Summers, Andy 1942-

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Summers, Andy 1942-

(Andrew James Summers)

PERSONAL: Born December 31, 1942, in Poulton-Fylde, England; married Robin Lane, 1968 (divorced, 1970), married Kate Unter, 1973 (divorced, 1981; remarried, 1985); children (with second wife): Layla Z. Summers, Anton Y. Summers and Maurice X. Summers (twins); Andrew (from another relationship). Education: Studied classical composition and guitar at the University of California, Los Angeles, 1969-73.

ADDRESSES: Home— Los Angeles, CA. Agent— Susan Schulman, A Literary Agency, 454 W. 44th St., New York, NY 10036.

CAREER: Guitarist, songwriter. Worked variously as a musician, playing with Big Roll Band, on their album The All Happening Zoot Money’s Big Roll Band at Klook’s Kleek, Dantalion’s Chariot, Soft Machine, the Animals, on their album Love Is, and as back up for performers Neil Sedaka, Kevin Coyne, and Kevin Ayers; The Police, guitarist, 1977-1984, on their albums Outlandos D’Amour, 1978, Reggatta De Blanc, 1979, Zenyatta Mondatta, 1980, Ghosts in the Machine, 1981, and Synchronicity, 1983; collaborated with Robert Fripp on two albums; performed as a solo artist and on film scores. Has appeared as an actor and/or musician in several films and television programs.

AWARDS, HONORS: Guitar Player Readers Poll, best pop guitarist, 1984-89; Orville H. Gibson Lifetime Achievement Award, 2000.



(With Robert Fripp) I Advance Masked, A8M (Los Angeles, CA), 1982.

Throb, Quill (New York, NY), 1983.

(With Robert Fripp) Bewitched, A8M (Los Angeles, CA), 1984.

(Contributor) Down and Out in Beverly Hills (soundtrack), MCA (Universal City, CA), 1986.

XYZ, MCA (Universal City, CA), 1987.

Mysterious Barricades, Private Music (New York, NY), 1988.

(Contributor) Out of Time (soundtrack), MCA (Universal City, CA), 1988.

(Contributor) End of the Line (soundtrack), MCA (Universal City, CA), 1988.

The Golden Wire, Private Music (New York, NY), 1989.

(Contributor) A Weekend at Bernie’s (soundtrack), MCA (Universal City, CA), 1989.

Charming Snakes, Private Music (New York, NY), 1990.

World Gone Strange, Private Music (New York, NY), 1991.

Andy Summers, MCA (Universal City, CA), 1991.

Invisible Threads, Private Music (New York, NY), 1993.

Synaesthesia, CMP (Minneapolis, MN), 1995.

The Last Dance of Mr. X, Private Music (New York, NY), 1997.

A Windham Hill Retrospective, Windham Hill Records, 1998.

Green Chimneys: The Music of Thelonious Monk, RCA (New York, NY), 1999.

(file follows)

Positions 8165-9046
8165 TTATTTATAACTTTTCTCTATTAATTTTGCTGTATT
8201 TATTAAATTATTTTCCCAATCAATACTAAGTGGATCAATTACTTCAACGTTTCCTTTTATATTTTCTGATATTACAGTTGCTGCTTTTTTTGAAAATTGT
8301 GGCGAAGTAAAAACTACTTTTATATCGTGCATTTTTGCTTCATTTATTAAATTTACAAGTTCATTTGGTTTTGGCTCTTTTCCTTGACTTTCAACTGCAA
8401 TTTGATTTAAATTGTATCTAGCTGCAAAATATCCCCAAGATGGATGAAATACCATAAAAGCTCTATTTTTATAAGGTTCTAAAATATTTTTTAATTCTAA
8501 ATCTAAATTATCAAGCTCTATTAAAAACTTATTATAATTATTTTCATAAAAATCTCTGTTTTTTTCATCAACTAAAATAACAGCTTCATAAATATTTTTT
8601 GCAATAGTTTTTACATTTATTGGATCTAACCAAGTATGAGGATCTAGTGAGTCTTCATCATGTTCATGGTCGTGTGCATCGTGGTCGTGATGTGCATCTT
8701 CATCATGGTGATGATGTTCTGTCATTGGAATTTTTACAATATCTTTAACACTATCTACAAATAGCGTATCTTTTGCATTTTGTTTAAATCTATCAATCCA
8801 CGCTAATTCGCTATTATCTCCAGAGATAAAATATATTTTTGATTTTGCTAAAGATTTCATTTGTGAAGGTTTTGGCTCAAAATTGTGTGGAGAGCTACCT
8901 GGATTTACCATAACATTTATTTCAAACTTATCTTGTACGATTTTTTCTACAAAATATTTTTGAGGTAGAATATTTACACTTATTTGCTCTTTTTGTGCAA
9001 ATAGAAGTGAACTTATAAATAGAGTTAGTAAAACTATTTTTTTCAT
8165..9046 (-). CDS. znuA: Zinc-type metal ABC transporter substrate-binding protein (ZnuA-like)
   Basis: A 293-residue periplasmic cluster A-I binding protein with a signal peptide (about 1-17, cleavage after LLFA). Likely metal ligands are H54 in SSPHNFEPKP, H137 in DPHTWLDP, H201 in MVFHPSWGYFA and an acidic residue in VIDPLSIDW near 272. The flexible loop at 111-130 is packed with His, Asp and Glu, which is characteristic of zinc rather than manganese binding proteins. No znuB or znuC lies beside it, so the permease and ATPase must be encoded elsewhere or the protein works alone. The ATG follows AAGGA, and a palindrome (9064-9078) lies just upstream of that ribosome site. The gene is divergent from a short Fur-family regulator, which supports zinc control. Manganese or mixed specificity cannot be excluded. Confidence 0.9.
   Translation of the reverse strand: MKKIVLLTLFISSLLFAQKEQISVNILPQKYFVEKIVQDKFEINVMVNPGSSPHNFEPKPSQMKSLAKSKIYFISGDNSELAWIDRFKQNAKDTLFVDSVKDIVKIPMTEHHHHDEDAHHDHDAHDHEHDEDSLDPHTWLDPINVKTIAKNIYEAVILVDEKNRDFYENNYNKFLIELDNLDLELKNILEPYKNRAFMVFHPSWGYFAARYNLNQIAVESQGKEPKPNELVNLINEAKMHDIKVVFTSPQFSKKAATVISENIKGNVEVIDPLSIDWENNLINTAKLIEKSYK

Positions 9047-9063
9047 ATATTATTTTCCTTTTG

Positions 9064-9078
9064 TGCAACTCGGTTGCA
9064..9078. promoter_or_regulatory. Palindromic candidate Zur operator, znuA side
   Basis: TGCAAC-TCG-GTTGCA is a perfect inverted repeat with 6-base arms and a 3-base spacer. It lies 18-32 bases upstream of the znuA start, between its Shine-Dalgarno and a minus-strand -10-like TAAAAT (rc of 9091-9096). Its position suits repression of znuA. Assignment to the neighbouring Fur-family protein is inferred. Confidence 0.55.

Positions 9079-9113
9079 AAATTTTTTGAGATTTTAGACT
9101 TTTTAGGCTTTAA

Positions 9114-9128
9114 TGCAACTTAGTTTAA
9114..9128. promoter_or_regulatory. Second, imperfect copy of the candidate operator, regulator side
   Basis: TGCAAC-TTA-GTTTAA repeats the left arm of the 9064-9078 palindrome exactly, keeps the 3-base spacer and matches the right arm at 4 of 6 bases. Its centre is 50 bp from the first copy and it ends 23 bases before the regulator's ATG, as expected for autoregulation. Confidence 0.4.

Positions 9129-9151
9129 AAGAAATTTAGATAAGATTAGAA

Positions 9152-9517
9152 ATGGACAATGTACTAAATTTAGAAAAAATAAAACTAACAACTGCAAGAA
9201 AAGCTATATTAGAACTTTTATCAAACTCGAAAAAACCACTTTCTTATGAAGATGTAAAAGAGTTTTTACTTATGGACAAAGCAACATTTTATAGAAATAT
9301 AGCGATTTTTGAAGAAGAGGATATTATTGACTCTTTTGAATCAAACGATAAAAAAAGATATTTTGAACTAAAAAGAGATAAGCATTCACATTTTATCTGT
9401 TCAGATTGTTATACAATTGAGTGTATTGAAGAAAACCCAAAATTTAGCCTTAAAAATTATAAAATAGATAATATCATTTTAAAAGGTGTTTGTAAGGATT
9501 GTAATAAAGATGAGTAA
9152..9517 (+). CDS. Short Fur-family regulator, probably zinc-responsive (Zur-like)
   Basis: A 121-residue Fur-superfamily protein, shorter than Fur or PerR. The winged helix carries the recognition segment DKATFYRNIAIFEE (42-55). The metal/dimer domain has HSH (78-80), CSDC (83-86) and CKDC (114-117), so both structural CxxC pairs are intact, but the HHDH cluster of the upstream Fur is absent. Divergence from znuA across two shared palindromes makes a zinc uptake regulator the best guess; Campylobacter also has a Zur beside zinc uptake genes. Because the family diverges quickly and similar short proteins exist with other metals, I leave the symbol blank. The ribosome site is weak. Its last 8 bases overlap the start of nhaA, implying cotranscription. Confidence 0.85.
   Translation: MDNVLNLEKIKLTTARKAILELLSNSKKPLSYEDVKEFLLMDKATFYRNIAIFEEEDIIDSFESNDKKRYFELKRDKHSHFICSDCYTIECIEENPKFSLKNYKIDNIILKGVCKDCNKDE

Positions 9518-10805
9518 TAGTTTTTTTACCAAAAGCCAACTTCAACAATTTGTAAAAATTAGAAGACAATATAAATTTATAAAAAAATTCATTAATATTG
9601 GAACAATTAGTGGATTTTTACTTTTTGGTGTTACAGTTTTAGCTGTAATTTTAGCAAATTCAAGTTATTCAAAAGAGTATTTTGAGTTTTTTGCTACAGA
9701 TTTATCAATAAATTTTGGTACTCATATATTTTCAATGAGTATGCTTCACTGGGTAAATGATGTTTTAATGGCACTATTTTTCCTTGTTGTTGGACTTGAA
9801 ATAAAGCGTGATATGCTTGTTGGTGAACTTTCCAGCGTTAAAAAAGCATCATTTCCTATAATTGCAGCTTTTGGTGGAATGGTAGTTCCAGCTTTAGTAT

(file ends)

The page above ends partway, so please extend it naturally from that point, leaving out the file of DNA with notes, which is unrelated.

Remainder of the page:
Peggy’s Blue Skylight, BMG International, 2000.

Earth & Sky, Basement Music, 2004.

The X Tracks: Best of Andy Summers, Random Music UK, 2005.


Light Strings: Impressions of the Guitar (photographs by Ralph Gibson), Chronicle (San Francisco, CA), 2004.

One Train Later: A Memoir, Thomas Dunne Books (New York, NY), 2006.

I’ll Be Watching You: Inside The Police, 1980-83 (photography), Taschen (New York, NY), 2007.

SIDELIGHTS: Guitarist and songwriter Andy Summers grew up in Bournemouth, England, where his father owned a restaurant. He was first exposed to music through his brother’s jazz record collection, the local jazz scene, and his own childhood piano lessons. Summers loved music and soon moved on to playing the guitar, becoming truly serious about music when he was fourteen years old. His first regular gig was at a local jazz club with a hotel band when he was just sixteen. He then met George “Zoot” Money, and the two went to London to form the rhythm-and-blues band, the Big Roll Band jazz ensemble, and record the album, The All Happening Zoot Money’s Big Roll Band at Klook’s Kleek. From there, Summers went on to play with a number of groups, including Dantalion’s Chariot, Soft Machine, and the Animals. Then in the spring of 1977, he met rockers Stewart Copeland and Sting of the newly formed band The Police at an event in London. Summers went on to join the band, becoming their primary guitar player when their previous guitarist Henri Padovani left the group. The Police experienced a rapid rise in popularity, and Summers contributed to that success, playing on the group’s most famous albums, including Outlandos D’Amour, in 1978, Reggatta De Blanc, in 1979, Zenyatta Mondatta, in 1980, Ghosts in the Machine, in 1981, and Synchronicity, in 1983. Although the group eventually disbanded, Summers continued to produce music, in conjunction with guitarist Robert Fripp, and as a solo artist. On his own, he returned to his jazz roots, producing a number of jazz albums, including The Last Dance of Mr. X.